Former Chinese soccer player Hao allies with party critic
BEIJING (AP) — Retired Chinese soccer player Hao Haidong has angered the country’s leadership by allying himself with an eccentric billionaire who has called for the downfall of the Communist government.
Hao appeared Thursday in a lengthy online video swearing allegiance to the “Federal State of New China,” a purported alternative to the ruling Communist Party of China established by Guo Wengui, who lives in exile.
In the video, Hao reads out an 18-point manifesto demanding an end to the current power structure, calling the ruling party a “terrorist organization” that “tramples on democracy,” violates the rule of law and makes contracts it doesn’t intend to keep.
He touched on some of the most sensitive topics in China, urging genuine autonomy for Hong Kong, Tibet and the self-governing island of Taiwan. He also accused Beijing of launching “biological warfare” on the world with the coronavirus pandemic, for which there is no evidence.
It wasn’t clear when or where the video was made, but its release comes on the 31st anniversary of the military assault on pro-democracy protesters in Beijing’s Tiananmen Square, along with moves to tighten Beijing’s rule over Hong Kong.
Hao’s account on Weibo, China’s hugely popular all-in-one online communications tool, was swiftly deleted. Sports newspaper Titan issued a posting condemning Hao’s “damaging of national sovereignty” and vowing never to report on him again. It referred to Hao only by the first letter of his surname, H.
The 50-year-old Hao was a striker for China’s national team and also played for Bayi and Dalian Shide. He also briefly joined English club Sheffield United. He has been out of the sport for more than a decade, drawing occasional attention for his controversial remarks.
Along with current China coach Li Tie, he was a star on the squad that made China’s only World Cup appearance in 2002, in which the national team left after three games without scoring a goal.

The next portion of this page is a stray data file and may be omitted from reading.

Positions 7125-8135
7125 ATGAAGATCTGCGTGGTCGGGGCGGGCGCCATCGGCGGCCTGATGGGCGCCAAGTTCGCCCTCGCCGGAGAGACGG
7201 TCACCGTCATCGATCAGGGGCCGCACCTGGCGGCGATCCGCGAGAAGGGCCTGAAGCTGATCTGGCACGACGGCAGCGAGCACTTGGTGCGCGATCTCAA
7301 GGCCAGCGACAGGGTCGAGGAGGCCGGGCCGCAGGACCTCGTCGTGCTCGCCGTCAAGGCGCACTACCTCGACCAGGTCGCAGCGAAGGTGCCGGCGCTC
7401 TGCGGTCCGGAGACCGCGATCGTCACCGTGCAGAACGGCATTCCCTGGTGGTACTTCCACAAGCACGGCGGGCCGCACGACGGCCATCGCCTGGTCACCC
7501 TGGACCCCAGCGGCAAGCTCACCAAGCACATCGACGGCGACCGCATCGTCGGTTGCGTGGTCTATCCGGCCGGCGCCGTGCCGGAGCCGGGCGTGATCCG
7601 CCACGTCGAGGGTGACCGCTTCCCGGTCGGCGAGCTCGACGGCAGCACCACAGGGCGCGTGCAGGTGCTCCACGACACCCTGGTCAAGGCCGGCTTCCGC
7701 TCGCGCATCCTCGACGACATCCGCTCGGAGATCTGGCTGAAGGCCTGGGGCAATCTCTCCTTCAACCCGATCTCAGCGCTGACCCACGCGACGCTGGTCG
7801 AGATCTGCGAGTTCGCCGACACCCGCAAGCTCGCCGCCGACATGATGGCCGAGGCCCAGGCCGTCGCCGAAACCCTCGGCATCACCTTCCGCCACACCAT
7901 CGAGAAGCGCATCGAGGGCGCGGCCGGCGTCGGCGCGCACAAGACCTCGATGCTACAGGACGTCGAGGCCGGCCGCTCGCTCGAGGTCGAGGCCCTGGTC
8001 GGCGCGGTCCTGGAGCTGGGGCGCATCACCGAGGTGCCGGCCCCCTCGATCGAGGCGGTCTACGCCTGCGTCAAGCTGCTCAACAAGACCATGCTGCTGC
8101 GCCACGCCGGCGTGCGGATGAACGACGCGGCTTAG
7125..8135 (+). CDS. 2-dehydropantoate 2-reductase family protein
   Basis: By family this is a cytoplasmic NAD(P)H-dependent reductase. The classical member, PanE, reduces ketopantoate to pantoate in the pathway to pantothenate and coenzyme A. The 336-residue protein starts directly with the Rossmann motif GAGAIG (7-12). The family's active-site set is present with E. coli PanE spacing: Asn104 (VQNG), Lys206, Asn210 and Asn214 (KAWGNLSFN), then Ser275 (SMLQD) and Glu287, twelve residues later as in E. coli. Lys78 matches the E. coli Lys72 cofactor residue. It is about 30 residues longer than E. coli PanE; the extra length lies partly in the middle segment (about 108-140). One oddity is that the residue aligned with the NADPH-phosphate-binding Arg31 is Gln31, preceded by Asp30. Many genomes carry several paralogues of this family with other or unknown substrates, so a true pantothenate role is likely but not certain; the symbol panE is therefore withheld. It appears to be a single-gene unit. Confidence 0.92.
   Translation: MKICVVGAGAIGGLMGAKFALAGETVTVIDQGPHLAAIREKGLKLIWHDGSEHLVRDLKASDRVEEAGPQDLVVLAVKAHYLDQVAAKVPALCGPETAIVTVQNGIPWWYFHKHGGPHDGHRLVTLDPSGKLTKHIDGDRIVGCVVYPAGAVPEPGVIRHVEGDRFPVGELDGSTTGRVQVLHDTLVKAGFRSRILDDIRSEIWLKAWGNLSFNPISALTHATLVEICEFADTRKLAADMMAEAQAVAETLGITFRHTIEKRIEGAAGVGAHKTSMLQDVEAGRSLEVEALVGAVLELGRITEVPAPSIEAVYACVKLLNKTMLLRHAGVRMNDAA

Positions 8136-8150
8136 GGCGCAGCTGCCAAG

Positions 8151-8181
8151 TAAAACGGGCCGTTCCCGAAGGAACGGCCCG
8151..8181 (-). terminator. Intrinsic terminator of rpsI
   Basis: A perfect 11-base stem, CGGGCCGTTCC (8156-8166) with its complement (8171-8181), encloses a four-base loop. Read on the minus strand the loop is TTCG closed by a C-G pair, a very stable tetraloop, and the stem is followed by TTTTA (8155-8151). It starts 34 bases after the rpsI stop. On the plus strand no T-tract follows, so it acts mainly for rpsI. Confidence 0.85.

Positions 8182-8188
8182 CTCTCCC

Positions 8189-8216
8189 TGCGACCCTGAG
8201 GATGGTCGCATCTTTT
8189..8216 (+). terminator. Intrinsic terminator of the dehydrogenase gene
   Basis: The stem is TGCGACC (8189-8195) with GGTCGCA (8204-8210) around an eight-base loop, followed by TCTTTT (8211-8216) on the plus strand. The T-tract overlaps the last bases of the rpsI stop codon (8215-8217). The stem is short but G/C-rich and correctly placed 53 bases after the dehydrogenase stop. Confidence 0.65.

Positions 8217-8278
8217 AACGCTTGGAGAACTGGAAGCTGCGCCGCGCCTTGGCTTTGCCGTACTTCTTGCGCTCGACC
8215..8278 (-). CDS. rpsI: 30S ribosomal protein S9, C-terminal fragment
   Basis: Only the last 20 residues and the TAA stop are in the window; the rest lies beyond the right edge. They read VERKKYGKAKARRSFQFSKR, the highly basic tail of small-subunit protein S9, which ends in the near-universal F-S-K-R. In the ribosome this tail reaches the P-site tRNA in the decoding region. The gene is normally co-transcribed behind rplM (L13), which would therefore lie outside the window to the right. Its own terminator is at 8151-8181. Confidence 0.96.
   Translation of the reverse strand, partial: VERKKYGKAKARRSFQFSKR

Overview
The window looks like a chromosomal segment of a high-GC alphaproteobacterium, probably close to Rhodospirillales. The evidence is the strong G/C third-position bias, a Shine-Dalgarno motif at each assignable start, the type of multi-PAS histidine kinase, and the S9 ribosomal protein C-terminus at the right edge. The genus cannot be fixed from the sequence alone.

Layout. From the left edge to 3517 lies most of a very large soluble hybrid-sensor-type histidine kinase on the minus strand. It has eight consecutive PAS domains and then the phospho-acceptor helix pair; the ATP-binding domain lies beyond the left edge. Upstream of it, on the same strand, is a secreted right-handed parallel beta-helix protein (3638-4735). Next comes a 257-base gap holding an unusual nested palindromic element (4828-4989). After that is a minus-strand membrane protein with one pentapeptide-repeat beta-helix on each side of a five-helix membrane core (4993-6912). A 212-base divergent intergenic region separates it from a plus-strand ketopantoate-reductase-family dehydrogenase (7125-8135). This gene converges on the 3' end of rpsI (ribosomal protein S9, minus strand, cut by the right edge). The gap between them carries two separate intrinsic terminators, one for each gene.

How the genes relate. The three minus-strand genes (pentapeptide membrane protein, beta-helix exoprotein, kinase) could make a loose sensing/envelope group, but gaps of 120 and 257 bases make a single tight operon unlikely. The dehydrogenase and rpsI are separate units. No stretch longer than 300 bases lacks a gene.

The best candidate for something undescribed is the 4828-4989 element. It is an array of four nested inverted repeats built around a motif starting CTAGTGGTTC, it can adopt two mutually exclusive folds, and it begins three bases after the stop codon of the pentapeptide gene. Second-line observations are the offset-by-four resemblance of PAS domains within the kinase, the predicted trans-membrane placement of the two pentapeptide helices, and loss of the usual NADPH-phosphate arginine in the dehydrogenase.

Hao still holds the national scoring record with 41 goals in more than 100 appearances for China and is also the all-time lead scorer in the Chinese league with 96 goals.
Over the last several weeks, he has questioned one team’s decision to fire a player for having illegally altered his car’s license plate and disputed the official soccer association’s decision not to televise the Chinese team’s World Cup warmup games against local club teams.
“If the national team feels pressure to play the club teams, how can they cope with it when facing other national teams?” Hao was quoted as saying by the official Xinhua News Agency on May 19.
In the past, he has also criticized the decision to allow foreign players to take Chinese citizenship in order to play on the national team and called for the formation of a players union.
Guo Wengui, also known as Miles Guo, fled China amid allegations of financial misdoings and has waged a campaign from New York against president and party leader Xi Jinping and his administration.
Among other stunts, he hired planes to fly over the Hudson River early Thursday morning dragging banners promoting his group and appeared in a video shot on a boat in front of the Statue of Liberty with former Donald Trump campaign manager Steve Bannon.
This report has been corrected to show that Hao did not mention Xinjiang in a video where he read out the manifesto calling for the fall of the Chinese Communist Party.
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